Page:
For this latest iteration of “Exposure,” the Photographic Resource Center at Boston University’s annual juried exhibition, 194 photographers submitted work. Guest curator Kristen Gresh, of the Museum of Fine Arts, selected 13. Thirty-six of their photographs are on display. The show runs through July 26.
Most are in color. A lot are big. Beyond that, the pictures are — happily — all over the map: from Boston and Somerville to Lebanon and Libya. Subjects include handsomely displayed handguns, quadrupeds of a certain age, Baltimore row houses, and expired photographic paper.
One of the pleasures of “Exposure” is seeing connections emerge and multiply. Some connections are obvious. Keiko Hiromi’s pair of vibrant photographs of Liberians share a continent with Kyle Meyer’s pair of photographs from Swaziland. Come to think of it, they share the same continent (if little else) with Matthew Arnold’s two large images from the Libyan desert of still-standing pillboxes and barbed wire from World War II. They recall Richard Misrach’s desert photographs, only with an additional sense, sad and sere, of history’s weight. Arnold calls his series “Topography is Fate.” These pictures suggest a further, grimmer title: “War is Enduring.”
Meyer’s portraits of gay men in Swaziland are highly distinctive. He weaves wax print fabric into the digital print, making the resulting image almost abstract. More important, doing so conceals the identity of the sitter, since homosexuality is illegal in Swaziland. The intersection of danger and pattern recurs in the three examples here from Yorgos Efthymiadis’s series “Domesticated.” Efthymiadis photographs guns against a background of carpet or brocade. It’s easy to overlook the weapon until you see it — and then that becomes impossible.
For reasons thematic rather than formal, Meyer’s pictures obviously relate to Zoe Perry-Wood’s three portraits of attendees at the Boston Alliance of Gay & Lesbian Youth Prom. Their candid, forthright gaze is worlds away from the hidden faces of the men in Swaziland.
The issue of presentation informs Efthymiadis, Meyer, and Perry-Wood’s work. So, too, with Susan Barnett’s half-dozen pictures of T-shirt wearers seen from behind (what we wear is who we are?), and Rhea Karam’s pair of pictures of wall murals and signs in the Middle East. In “Red Cars,” the title refers to what we see in the foreground. Behind the vehicles are a set of recurring images of political leaders and behind those images a flag and intriguing architectural space. The play of picture planes is arresting, even a bit unsettling, an effect abetted by the jagged line between shadow and light visible on a blank wall.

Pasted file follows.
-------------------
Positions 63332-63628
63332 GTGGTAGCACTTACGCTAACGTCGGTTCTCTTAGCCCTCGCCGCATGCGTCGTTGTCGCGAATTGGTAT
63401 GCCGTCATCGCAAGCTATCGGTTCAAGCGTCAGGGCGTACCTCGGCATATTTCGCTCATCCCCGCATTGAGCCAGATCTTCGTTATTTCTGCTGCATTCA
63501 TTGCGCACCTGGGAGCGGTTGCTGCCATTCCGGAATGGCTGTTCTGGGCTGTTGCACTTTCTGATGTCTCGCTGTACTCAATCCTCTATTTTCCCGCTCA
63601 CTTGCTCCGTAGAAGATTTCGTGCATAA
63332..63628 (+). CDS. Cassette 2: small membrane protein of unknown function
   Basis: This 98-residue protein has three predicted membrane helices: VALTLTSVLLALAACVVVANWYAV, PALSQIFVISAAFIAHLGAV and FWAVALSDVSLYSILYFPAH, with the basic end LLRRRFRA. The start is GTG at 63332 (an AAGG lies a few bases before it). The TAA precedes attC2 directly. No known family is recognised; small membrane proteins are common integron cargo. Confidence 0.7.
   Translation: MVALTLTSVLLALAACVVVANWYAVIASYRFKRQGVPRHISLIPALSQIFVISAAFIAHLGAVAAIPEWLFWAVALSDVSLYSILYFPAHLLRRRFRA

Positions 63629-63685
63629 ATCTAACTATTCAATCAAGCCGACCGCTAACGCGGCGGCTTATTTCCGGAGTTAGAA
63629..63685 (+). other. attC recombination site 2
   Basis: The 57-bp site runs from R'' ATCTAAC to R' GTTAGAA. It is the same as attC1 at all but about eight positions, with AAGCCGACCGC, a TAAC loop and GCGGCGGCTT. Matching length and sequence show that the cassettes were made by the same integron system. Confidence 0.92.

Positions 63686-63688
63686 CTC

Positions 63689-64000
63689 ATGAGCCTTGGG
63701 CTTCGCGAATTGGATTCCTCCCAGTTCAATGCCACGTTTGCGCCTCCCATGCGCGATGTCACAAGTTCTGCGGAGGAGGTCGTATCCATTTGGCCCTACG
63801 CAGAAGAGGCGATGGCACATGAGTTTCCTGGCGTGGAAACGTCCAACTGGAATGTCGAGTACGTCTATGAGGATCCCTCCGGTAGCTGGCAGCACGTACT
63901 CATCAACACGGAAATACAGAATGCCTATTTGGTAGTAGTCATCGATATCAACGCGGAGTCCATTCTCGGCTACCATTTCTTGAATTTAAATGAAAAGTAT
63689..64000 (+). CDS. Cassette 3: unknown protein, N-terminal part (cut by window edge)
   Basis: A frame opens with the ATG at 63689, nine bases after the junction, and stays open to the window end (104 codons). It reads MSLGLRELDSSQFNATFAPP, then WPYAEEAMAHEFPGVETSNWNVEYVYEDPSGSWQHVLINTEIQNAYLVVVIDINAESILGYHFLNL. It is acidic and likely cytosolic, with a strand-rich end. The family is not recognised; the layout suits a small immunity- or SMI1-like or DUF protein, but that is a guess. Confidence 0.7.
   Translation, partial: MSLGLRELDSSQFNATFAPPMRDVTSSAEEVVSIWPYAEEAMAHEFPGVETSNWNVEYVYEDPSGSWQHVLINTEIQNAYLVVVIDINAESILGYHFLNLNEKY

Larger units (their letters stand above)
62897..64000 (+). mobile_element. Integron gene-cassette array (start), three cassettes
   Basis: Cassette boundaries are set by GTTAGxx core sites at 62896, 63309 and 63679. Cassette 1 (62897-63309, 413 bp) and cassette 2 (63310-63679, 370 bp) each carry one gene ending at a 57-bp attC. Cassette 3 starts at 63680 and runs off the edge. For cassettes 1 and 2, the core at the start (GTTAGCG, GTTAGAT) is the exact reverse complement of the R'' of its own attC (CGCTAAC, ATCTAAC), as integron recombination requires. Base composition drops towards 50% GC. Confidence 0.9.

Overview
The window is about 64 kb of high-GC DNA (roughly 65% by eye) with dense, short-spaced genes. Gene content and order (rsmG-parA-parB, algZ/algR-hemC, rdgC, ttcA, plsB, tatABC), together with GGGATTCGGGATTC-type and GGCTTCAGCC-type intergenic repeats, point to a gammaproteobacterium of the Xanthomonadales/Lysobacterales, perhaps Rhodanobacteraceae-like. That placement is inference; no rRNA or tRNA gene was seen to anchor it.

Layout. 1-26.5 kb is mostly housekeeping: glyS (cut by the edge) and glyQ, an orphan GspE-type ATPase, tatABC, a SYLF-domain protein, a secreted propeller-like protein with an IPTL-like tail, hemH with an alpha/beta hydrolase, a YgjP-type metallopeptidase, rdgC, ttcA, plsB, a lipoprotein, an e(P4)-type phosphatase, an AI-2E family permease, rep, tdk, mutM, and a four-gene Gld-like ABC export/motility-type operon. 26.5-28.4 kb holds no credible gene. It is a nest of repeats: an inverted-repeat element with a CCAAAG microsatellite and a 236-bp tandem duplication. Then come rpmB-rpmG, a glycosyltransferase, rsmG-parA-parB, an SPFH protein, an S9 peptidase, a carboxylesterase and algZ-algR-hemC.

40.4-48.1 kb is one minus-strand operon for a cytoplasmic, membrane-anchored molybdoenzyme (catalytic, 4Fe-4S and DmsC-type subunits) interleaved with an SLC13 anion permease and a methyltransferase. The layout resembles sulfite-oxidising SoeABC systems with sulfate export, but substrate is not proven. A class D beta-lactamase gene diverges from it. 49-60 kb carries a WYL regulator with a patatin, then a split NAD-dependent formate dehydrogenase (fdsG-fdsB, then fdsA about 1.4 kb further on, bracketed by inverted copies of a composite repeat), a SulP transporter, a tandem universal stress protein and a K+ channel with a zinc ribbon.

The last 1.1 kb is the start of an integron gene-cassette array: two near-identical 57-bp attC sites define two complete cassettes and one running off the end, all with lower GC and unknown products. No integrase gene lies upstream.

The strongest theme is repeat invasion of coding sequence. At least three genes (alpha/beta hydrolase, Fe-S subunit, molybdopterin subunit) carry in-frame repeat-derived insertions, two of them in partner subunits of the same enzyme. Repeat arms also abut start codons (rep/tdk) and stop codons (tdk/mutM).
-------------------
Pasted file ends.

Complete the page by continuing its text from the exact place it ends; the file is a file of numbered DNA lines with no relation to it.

To be sure, the interplay of light and shadow underlies all photography. It’s front and center in Dean Kessmann’s “Test Strips.” These effectively abstract images are photograms, rendering incremental progressions from black to white or the reverse. If Morris Louis had abandoned his Stripe paintings for photography, the results might have looked like this.
The nature of photography, in this case its materiality, also draws David Wolf. He gets striking results from using expired photographic paper for his prints. Far from festive is the glum tree shown in the 15 small gridded images of “Blue Christmas No. 1.”
Upended expectations and a sense of place define Ben Marcin’s photographs of Baltimore row houses and Debi Cornwall’s of leisure-time spaces at Guantanamo Bay Naval Base. Marcin’s boarded-up buildings sitting alone on a bleak lot have a proud, stalwart verticality that Wolf’s forlorn tree could learn a lot from. As for Cornwall’s four photographs from Gitmo, they are no less contradictory. In “Smoke Break, Camp America,” we see three Marines looking toward a sun-splashed Caribbean. The open water is a grim joke on the confinement — geopolitical, penal, moral — situated behind the photographer.
The most charming connection is arranged. Edie Bresler’s trio of photographs of stores that sell lottery tickets are overflowing slices of everyday American life. Just how overflowing is apparent in “Amar (Somerville, Massachusetts).” This is one busy image, abounding in shapes and colors and logos. Yet what draws the eye is the surpassing sweetness of the gaze Amar directs at the camera. His lovable look matches up with the facing photograph across the gallery, of Bogart, a Santa Cruz sheep, photographed by Isa Leshko. Few connections are better than this: two pairs of friendly, fond eyes meeting across a room. The fact that the eyes are two-dimensional and belong to different species hardly matters.
19th Annual PRC Juried Exhibition
Photographic Resource Center
at Boston University,
832 Commonwealth Ave., through July 26, 617-975-0600, www.bu.edu/prc